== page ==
The European Space Agency is due to launch a mission to Mars on Monday 14 March. In partnership with Russia's Federal Space Agency, this will be the ESA's first mission to the red planet since the Beagle-2 mission in 2003.
The mission, known as "Exobiology on Mars" – or ExoMars – is to find gases in the planet's atmosphere which indicate life can exist. This is the first of a two-stage mission, which is due to end at some point in the early 2020s. The second part of the mission begins in two years' time, in 2018.
The mission launches from the Baikonur Cosmodrome in Kazakhstan on 14 March. The project was first discussed in 2005, but it was not until 2009 that dates for the mission were officially agreed.
Searching for life
The idea is to examine the atmosphere on Mars. More precisely, scientists plan to investigate if Mars has traces of methane in its air.
Methane breaks down in sunlight within a few hundred years, so if any is identified in the atmosphere, researchers will know it would have had to come from somewhere relatively recently. That "somewhere" could either be from volcanoes, or living microorganisms.
"Investigations with observatories in space and on Earth have demonstrated the presence of small amounts of methane in the Martian atmosphere that has been shown to vary with location and time," the ESA website says.
"Since methane is short-lived on geological time scales, its presence implies the existence of an active, current source of methane. It is not clear, yet, whether the nature of that source is biological or chemical."
The mission will use a Trace Gas Orbiter to analyse Mars' atmosphere. This orbiter will do exactly that – orbit – approximately 400km above the surface of the Red Planet.
When it reaches this distance, it will begin to use its unique measuring tools to analyse the atmosphere. It will then deliver the data back to Earth, detailing the percentage of methane, water vapour, nitrogen oxides and acetylene – all trace gases.
The orbiter will also tell the scientists if any sulphur dioxide is present in the atmosphere. This is the key to uncovering what the source of the methane is (if there's any at all, of course). Sulphur dioxide implies that the methane is from a chemical source – such as volcanoes.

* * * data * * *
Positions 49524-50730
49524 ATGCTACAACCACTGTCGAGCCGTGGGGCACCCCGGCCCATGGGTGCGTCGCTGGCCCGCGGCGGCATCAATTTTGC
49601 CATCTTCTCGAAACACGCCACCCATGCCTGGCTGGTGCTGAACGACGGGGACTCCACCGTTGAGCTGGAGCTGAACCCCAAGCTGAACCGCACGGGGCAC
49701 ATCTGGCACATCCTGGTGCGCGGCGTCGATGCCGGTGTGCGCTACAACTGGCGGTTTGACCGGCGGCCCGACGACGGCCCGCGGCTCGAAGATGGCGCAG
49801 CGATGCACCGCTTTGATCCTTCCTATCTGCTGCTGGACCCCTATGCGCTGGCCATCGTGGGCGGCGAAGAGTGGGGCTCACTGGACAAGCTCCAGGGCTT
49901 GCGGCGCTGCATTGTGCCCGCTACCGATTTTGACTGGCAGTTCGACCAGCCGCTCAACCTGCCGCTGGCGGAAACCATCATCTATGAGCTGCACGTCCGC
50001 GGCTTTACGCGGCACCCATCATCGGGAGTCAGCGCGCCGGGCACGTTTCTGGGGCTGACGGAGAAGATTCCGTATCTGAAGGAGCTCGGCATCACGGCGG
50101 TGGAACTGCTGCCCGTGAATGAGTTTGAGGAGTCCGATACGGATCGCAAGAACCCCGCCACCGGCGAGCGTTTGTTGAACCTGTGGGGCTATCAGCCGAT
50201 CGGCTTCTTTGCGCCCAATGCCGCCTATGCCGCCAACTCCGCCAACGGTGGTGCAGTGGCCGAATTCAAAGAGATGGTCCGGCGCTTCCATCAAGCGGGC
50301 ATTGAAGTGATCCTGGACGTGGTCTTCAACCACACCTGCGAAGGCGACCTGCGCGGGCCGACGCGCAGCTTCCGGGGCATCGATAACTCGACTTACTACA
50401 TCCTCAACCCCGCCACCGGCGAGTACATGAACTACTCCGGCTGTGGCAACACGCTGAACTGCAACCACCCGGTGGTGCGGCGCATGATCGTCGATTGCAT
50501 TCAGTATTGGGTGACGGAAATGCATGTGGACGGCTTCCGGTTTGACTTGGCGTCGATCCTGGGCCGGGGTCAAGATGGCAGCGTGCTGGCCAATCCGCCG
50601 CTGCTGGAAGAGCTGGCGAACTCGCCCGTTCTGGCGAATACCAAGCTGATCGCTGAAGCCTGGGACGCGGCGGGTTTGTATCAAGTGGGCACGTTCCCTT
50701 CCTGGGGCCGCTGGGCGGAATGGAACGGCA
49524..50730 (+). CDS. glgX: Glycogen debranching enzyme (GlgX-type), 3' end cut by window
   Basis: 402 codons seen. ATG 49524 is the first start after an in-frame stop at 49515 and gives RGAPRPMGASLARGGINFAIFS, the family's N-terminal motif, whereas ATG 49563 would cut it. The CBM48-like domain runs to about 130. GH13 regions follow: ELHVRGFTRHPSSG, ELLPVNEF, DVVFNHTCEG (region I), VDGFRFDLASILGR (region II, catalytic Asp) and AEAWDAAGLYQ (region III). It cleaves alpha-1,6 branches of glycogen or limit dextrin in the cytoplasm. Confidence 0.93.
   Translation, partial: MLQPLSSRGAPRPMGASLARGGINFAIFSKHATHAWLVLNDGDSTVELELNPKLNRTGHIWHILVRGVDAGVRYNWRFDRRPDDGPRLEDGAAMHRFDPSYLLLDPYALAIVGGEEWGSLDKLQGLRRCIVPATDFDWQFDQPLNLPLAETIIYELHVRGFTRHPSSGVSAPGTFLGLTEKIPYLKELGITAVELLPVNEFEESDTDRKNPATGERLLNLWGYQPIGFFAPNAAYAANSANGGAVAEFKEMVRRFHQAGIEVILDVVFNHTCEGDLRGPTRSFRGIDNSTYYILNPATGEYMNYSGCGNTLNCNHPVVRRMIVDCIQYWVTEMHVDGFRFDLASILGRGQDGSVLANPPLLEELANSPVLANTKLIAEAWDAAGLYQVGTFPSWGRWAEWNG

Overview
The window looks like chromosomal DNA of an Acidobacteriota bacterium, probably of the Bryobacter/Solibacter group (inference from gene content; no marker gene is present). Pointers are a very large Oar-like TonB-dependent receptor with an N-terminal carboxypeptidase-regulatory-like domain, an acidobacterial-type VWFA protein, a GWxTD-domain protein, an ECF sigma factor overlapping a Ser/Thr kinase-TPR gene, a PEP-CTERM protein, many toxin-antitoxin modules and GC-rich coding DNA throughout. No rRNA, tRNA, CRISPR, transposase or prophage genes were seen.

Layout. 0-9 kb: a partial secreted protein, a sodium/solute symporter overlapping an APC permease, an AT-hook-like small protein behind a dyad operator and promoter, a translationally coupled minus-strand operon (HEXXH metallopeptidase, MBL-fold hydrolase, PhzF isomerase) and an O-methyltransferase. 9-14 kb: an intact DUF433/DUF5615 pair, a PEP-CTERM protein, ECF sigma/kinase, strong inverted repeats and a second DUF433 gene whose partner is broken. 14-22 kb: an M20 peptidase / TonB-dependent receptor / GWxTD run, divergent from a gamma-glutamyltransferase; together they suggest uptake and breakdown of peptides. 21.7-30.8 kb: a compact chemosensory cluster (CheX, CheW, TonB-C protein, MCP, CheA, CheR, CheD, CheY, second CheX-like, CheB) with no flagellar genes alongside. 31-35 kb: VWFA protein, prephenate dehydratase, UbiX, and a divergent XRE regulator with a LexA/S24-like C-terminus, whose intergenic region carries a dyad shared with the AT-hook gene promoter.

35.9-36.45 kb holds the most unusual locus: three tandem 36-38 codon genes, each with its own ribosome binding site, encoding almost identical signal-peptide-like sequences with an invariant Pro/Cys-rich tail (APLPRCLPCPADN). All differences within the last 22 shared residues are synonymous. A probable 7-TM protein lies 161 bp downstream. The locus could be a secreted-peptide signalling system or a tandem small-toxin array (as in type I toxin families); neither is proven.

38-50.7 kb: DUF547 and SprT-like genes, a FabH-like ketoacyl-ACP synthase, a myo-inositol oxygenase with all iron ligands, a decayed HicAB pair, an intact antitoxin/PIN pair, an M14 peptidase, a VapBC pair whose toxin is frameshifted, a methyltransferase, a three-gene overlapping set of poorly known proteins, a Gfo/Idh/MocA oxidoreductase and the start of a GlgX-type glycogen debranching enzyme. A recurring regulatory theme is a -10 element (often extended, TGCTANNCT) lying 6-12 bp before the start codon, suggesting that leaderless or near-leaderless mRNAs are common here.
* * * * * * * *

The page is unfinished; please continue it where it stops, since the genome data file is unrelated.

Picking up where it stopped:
Likewise, a hint of the isotope carbon-12 will imply that the methane originated from something living – just like here, on Earth.
"Detecting methane by itself doesn't tell you whether it is produced biologically or geologically – you need to look at the whole suite of atmospheric behaviour," said Bruce Jakosky from Nasa. "That would be considered the home run for TGO (Trace Gas Orbiter), to define the source of methane."
The Trace Gas Orbiter will also help astrobiologists in a second way – preparing for the ExoMars rover in two years' time. This robot has six legs, and can roam the surface of the red planet in search of life.
Previous attempts at landing on Mars have had mixed fortunes. For example, the Beagle-2 lander was sent to Mars in 2003, but never responded when scientists tried to communicate with it.
Therefore, a practice run will be attempted by astronomers at the ESA. The TGO will deploy Schiaparelli – an entry, descent and landing demonstrator module – on 16 October 2016. This module will act just like a Mars rover would, plummeting towards Mars' surface at 21,000kmph (13,000mph).
Should Schiaparelli land safely, that means the ExoMars rover should land equally as well.
However, this module is not just a robotic guinea pig. If the TGO manages to capture a source of methane, the module can roam about the surface of the planet – just like the Mars Rover, albeit for nowhere near as long.
"If there are genuine sources of interesting gases discovered, it will be down to those rovers to hopefully get near them, or characterise environments that are potentially like them," Nicholas Heavens, from Hampton University, told New Scientist.
Although the TGO is being fired into space on 14 March 2016, it will not begin to relay results to Earth until December 2017. As it will be travelling so fast, it will need nearly 12 months to slow down enough that it does not keep going – and crash on the surface of Mars.
The TGO will work for five years, helping scientists at the ESA uncover the amount of methane in the atmosphere, as well as potentially its source. This information, in turn, will be used by the ExoMars rover, when the time comes in 2018.